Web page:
During the years that followed the Spanish conquest of America, various military, political, civil, religious and social phenomena emerged. Historians and anthropologists devoted themselves to the admirable task of gathering sources, checking data and studying testimonials about these phenomena. Within this literature, we find the Taki Onkoy movement, usually inserted among rebellions occurred as a reaction of the indigenous people to the Spanish domination. However, unlike any other rebellions of that period, the Taki Onkoy movement became the most dramatic manifestation of the Andean notion of the sacred and of the power of the Andean priests, who threw themselves into the search for a transformation and restructuring of the awareness. This article aimed at deepening the knowledge of the collective religious experience of the Taki Onkoy movement, and understanding its archetypal symbols and psychological origin. Based on the Jungian theory, it was approached the encounter of two worlds, seeking to understand the complex psychological and physical processes around it. Analytic psychology contributed to understand the historical moments of violence and trauma during which a set of social symbols was annihilated, and human beings desperately returned to search for their own imaginary, their myths and their own essence, by using symbols and the body.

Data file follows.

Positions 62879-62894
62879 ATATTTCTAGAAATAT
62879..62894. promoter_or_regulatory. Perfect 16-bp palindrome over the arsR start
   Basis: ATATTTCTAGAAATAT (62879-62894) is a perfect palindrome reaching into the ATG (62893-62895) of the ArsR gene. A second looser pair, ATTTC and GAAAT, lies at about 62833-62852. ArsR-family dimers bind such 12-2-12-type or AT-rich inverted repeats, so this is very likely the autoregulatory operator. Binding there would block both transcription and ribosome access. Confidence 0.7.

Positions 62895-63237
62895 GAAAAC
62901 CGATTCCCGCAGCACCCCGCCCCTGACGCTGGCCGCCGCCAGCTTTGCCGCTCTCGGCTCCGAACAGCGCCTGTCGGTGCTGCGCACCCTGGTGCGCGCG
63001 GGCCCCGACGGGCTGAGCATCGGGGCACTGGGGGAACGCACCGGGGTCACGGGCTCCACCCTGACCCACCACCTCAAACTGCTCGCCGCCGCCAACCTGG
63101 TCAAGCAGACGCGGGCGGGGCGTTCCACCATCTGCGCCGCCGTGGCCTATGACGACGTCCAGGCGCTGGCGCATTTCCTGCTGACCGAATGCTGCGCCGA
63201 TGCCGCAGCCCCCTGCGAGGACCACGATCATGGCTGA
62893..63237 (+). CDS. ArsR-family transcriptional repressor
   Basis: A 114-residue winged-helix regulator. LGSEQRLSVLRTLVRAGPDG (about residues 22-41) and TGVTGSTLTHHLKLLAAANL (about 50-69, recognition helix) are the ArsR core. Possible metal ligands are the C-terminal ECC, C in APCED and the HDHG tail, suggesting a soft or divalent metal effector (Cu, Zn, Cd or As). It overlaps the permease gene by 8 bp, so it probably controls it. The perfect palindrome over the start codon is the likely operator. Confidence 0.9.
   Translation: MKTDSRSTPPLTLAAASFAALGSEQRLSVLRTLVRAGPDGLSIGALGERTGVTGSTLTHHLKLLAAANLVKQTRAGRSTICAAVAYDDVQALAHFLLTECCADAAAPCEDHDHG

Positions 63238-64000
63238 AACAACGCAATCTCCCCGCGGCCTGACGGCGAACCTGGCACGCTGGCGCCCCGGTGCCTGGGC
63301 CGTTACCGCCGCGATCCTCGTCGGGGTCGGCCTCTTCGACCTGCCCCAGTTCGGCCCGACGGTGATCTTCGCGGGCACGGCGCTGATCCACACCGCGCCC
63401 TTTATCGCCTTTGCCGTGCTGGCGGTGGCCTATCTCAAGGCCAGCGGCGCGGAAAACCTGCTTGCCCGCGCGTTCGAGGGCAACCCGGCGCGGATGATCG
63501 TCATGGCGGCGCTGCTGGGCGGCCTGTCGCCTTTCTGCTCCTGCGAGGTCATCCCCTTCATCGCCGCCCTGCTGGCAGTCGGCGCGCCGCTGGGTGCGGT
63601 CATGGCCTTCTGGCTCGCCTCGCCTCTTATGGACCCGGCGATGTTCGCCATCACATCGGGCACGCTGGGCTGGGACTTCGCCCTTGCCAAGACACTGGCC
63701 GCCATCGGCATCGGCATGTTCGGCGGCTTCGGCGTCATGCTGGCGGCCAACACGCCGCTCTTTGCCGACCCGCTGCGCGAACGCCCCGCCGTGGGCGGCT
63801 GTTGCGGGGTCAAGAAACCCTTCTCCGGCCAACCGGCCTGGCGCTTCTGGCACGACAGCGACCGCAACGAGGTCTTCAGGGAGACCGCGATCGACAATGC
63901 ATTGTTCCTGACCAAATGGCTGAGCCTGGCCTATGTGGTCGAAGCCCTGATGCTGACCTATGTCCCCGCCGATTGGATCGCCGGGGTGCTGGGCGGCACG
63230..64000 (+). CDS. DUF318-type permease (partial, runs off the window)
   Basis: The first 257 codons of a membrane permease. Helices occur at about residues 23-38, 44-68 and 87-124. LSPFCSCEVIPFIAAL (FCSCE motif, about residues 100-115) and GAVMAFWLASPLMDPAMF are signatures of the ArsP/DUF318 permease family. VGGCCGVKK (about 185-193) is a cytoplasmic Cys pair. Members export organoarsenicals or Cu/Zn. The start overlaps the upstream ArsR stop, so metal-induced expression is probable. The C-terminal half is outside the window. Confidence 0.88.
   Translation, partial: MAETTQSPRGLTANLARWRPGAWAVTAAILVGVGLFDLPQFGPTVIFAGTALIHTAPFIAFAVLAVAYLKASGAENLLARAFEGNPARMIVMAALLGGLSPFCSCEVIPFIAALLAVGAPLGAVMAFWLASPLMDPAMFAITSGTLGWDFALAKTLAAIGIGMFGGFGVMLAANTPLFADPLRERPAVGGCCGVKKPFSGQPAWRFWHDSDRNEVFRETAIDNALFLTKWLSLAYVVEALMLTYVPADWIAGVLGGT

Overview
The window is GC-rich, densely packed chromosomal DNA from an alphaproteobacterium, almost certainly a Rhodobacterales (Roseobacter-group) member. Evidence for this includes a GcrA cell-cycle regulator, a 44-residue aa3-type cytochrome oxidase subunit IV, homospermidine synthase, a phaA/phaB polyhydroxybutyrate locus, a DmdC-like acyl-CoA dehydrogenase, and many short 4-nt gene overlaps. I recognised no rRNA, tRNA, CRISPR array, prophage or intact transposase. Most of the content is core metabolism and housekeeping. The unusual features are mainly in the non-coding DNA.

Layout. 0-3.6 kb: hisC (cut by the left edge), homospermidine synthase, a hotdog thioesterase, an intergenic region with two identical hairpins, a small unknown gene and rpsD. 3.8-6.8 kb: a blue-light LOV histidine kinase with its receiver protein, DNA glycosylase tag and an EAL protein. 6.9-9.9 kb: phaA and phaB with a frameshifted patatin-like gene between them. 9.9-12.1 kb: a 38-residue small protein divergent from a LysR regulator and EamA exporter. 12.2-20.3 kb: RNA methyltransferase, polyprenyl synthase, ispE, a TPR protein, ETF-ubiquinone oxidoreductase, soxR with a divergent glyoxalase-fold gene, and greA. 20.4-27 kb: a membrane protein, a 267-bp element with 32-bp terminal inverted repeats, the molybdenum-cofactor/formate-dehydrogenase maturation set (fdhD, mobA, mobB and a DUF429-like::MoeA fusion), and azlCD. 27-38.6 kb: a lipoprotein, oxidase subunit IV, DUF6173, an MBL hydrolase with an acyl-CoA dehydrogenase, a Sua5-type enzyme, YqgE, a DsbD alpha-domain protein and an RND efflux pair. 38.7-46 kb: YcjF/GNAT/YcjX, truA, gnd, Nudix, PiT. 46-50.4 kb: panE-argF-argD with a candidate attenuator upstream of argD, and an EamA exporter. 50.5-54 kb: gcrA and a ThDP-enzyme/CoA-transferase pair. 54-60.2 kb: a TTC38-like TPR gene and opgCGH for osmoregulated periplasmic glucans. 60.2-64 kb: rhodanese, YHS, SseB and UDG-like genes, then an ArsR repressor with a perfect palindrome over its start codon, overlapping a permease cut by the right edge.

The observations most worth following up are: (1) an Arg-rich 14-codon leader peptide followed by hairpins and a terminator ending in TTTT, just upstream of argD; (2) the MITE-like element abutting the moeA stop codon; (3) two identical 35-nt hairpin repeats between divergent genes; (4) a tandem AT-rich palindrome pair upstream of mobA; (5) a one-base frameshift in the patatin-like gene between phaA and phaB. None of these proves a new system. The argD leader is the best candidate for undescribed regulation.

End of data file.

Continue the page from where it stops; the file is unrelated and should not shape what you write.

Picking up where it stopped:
Jungian psychology, rites of passage, gods.